JB: SQL stands for structured query language, which essentially means that it is a particular way of forming a question that database software can answer. This language has been around for decades, and it’s the language spoken by virtually all of today’s most popular data and business intelligence (BI) tools like Tableau, Looker, Microstrategy and PowerBI.
Data sources change, but analytics stay the same. In other words, the data source “du jour” may have changed from Oracle and Teradata in the 80s and 90s, to Netezza and Vertica in the 2000s, to Hadoop in the 2010s, and now it is focused on cloud object storage like AWS S3. Yet, no matter where the data lives today, you still want to access it via SQL, because that’s the lingua franca of analytics.
Presto lets you do exactly that, and there’s no need to move data anywhere. Leave it where it is or move it at your own leisure, it doesn’t matter. Regardless of where the data is stored, you can get fast results to your queries.
CB: What are some of the major problems your company is looking to tackle within your space?
JB: At Starburst, we think of our market as a spectrum of companies all trying to speed up their business while managing costs. On one end, you have the cloud-native companies, which are startups or early pioneers in moving data and applications to the cloud, and usually have no legacy technology that’s managed on premises. These companies want a cloud data warehouse that quickly accesses data in cloud object storage (i.e. S3, Blob, GCS). Presto is the only open source option that can do this.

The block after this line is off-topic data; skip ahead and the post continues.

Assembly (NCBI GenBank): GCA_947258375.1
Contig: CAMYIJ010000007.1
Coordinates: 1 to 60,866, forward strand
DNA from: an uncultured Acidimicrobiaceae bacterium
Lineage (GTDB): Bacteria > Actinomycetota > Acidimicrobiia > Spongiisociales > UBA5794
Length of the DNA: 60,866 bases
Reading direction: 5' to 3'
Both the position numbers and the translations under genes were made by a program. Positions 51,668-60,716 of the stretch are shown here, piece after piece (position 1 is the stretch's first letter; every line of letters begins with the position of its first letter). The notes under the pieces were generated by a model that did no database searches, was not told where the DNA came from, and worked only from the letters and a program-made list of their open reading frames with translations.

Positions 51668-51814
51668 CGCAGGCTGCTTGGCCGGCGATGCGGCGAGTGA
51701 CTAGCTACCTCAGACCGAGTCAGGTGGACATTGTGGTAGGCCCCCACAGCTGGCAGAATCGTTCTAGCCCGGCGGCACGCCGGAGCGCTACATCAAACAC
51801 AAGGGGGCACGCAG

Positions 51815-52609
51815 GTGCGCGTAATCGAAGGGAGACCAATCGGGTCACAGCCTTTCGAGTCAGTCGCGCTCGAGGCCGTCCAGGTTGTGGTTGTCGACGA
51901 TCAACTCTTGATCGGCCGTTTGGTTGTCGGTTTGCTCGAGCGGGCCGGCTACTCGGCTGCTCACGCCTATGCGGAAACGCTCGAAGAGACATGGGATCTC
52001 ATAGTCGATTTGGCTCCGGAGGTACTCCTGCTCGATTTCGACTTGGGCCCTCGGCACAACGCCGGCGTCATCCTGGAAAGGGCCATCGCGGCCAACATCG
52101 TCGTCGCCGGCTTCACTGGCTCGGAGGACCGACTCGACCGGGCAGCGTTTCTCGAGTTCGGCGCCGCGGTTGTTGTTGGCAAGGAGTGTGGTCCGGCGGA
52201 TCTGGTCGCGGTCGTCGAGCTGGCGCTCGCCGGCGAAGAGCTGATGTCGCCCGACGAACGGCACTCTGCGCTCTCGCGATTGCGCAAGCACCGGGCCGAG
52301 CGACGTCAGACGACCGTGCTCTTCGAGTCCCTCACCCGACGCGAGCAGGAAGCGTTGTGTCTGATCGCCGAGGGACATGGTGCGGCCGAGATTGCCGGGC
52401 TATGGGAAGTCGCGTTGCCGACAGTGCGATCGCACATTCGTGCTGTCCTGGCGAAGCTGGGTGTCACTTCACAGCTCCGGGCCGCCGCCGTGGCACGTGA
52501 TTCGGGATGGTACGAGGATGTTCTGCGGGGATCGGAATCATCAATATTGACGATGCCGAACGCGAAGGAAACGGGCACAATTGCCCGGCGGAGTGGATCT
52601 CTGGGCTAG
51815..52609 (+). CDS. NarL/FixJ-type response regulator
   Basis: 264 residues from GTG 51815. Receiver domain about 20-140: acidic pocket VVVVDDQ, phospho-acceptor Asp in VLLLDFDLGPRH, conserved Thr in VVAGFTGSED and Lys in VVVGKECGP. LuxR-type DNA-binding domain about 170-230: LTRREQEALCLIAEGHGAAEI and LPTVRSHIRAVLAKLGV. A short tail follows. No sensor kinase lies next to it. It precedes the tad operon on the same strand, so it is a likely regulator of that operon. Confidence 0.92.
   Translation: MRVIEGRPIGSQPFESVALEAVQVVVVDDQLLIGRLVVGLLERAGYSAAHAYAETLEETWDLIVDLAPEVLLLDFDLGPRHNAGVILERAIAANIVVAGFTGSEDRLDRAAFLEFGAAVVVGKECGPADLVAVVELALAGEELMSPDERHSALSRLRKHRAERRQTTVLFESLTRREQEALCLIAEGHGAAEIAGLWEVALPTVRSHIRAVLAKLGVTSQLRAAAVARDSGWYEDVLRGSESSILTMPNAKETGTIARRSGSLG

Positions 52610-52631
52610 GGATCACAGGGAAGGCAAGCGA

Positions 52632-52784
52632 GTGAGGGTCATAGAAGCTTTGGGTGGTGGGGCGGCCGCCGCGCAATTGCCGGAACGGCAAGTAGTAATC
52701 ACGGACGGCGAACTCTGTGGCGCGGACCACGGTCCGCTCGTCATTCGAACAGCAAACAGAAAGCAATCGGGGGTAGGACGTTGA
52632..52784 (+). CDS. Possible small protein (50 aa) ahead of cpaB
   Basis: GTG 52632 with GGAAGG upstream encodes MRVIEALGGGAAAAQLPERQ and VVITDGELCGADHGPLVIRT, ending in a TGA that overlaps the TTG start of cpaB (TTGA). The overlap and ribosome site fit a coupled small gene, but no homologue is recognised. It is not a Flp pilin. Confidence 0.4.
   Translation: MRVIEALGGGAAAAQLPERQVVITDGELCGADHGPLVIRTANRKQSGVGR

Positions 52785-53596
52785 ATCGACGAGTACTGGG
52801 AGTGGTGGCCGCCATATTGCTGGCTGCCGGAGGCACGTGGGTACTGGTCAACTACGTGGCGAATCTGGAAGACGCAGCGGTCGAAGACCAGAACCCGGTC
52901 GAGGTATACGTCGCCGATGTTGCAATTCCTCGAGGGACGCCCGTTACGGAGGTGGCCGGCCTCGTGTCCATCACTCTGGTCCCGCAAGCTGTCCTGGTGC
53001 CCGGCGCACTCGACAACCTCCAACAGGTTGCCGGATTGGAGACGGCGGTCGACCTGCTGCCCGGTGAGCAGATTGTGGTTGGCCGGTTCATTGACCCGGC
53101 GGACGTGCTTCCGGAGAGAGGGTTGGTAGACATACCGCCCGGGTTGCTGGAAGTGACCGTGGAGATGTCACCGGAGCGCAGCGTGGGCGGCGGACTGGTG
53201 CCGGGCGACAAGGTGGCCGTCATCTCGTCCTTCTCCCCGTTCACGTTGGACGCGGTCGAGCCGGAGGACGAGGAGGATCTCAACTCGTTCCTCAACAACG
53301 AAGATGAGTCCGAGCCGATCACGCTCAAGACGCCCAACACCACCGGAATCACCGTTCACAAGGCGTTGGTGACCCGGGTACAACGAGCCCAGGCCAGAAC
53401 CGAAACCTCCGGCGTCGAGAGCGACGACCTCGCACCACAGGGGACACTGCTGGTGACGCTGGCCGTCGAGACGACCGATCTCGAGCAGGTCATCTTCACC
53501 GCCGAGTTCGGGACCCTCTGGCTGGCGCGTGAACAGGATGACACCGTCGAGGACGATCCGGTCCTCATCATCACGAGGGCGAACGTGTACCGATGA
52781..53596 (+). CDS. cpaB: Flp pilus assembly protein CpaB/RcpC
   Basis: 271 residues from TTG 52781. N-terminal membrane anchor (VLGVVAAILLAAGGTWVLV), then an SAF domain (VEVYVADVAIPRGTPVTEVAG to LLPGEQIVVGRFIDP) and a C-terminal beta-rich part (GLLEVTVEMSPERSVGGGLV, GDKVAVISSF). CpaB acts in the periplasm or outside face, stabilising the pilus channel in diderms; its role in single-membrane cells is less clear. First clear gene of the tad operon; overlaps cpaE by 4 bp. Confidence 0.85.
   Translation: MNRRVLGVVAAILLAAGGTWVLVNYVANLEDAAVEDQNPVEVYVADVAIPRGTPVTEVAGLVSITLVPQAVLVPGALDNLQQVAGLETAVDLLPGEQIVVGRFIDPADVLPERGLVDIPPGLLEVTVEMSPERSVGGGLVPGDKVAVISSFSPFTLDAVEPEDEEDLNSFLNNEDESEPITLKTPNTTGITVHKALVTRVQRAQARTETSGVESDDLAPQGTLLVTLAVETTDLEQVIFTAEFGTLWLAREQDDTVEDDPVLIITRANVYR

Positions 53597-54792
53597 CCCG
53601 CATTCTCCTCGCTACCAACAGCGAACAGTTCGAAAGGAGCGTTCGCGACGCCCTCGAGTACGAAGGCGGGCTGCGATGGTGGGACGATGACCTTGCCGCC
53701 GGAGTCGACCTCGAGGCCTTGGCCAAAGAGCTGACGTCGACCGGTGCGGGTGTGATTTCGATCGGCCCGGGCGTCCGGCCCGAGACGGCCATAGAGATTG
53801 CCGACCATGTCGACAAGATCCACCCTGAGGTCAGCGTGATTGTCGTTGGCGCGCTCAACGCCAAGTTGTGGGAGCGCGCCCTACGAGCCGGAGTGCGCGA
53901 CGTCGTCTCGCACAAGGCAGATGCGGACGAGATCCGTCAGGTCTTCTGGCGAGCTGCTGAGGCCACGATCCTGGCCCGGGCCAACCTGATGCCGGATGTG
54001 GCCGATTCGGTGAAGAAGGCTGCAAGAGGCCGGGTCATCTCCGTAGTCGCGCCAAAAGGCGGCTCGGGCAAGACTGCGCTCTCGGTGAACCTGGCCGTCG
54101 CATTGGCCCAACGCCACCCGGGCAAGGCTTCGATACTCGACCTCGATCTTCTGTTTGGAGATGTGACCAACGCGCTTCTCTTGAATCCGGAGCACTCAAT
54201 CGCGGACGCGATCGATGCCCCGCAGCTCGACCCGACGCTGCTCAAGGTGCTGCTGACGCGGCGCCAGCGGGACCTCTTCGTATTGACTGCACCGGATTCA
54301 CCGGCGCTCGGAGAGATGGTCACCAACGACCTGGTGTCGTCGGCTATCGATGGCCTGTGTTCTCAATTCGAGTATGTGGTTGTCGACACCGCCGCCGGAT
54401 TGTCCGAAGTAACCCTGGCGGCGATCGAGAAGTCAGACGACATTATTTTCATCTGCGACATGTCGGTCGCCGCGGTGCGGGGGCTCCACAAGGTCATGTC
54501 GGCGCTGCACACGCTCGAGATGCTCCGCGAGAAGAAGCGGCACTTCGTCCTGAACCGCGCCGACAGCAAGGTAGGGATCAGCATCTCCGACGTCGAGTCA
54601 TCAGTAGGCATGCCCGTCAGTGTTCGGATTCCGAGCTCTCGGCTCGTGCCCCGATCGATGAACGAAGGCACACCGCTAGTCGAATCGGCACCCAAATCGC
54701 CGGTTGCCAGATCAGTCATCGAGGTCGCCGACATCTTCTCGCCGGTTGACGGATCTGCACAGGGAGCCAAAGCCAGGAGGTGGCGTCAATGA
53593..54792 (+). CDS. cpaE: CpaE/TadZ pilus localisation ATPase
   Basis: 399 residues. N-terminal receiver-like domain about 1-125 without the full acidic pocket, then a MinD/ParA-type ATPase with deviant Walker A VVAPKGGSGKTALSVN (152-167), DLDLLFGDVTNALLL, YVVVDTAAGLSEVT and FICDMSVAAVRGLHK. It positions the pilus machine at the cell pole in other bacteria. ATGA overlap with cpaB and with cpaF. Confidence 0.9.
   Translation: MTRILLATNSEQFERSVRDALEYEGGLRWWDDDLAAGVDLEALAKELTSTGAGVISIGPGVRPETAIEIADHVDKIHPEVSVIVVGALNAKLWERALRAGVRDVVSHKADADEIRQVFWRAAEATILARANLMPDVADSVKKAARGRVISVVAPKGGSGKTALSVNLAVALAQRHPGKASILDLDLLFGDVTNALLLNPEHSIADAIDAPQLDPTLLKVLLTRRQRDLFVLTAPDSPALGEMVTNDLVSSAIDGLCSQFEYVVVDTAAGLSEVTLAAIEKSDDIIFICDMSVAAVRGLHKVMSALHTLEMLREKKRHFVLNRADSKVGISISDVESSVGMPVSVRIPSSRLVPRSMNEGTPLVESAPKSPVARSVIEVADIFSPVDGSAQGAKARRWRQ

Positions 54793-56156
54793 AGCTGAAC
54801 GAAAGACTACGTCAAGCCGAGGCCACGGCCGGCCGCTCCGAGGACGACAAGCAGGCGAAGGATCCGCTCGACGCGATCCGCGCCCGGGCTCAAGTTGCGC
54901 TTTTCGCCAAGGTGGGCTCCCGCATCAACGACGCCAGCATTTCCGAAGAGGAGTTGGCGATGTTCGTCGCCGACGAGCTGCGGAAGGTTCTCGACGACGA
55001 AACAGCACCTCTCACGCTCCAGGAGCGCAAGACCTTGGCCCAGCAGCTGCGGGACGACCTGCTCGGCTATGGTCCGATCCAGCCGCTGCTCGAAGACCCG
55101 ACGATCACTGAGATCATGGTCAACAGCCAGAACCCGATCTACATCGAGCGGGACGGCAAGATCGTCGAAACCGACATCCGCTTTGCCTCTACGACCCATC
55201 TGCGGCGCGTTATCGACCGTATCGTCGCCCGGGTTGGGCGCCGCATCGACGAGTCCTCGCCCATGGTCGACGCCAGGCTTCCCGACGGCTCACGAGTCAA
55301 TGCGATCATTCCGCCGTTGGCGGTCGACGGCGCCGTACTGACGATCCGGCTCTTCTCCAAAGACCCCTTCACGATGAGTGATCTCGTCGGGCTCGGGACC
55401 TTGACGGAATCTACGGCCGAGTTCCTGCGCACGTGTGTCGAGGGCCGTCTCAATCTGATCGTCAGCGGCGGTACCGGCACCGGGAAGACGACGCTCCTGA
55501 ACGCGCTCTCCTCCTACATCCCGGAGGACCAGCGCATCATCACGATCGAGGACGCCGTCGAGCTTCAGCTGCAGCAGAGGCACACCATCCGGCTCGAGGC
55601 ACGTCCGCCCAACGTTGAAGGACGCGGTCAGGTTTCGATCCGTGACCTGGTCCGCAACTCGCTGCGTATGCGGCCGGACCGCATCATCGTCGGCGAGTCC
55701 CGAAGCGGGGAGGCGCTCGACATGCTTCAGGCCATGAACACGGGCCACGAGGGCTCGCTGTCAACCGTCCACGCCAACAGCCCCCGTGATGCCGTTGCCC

On the other end of the spectrum are mature, complex enterprises like major banks, retailers, and health insurance companies. They already own “one of each” with respect to the various databases throughout history that I mentioned earlier. These customers need an abstraction layer that lets them perform analytics holistically across those various data silos. Since Presto itself is a query engine and not a database, it’s perfect for this task. Presto treats every data source as an equal citizen and lets you join tables across different systems. So you might have web clickstream data in one source and billing data in another source, and you want to understand how a customer’s use of your website translates to revenue. Traditional solutions require you to move all of this data around and get it into one place to find the answer you’re looking for. This takes weeks or months and occupies many hours of engineering time. This is not the case with Presto. You just query it where it lives.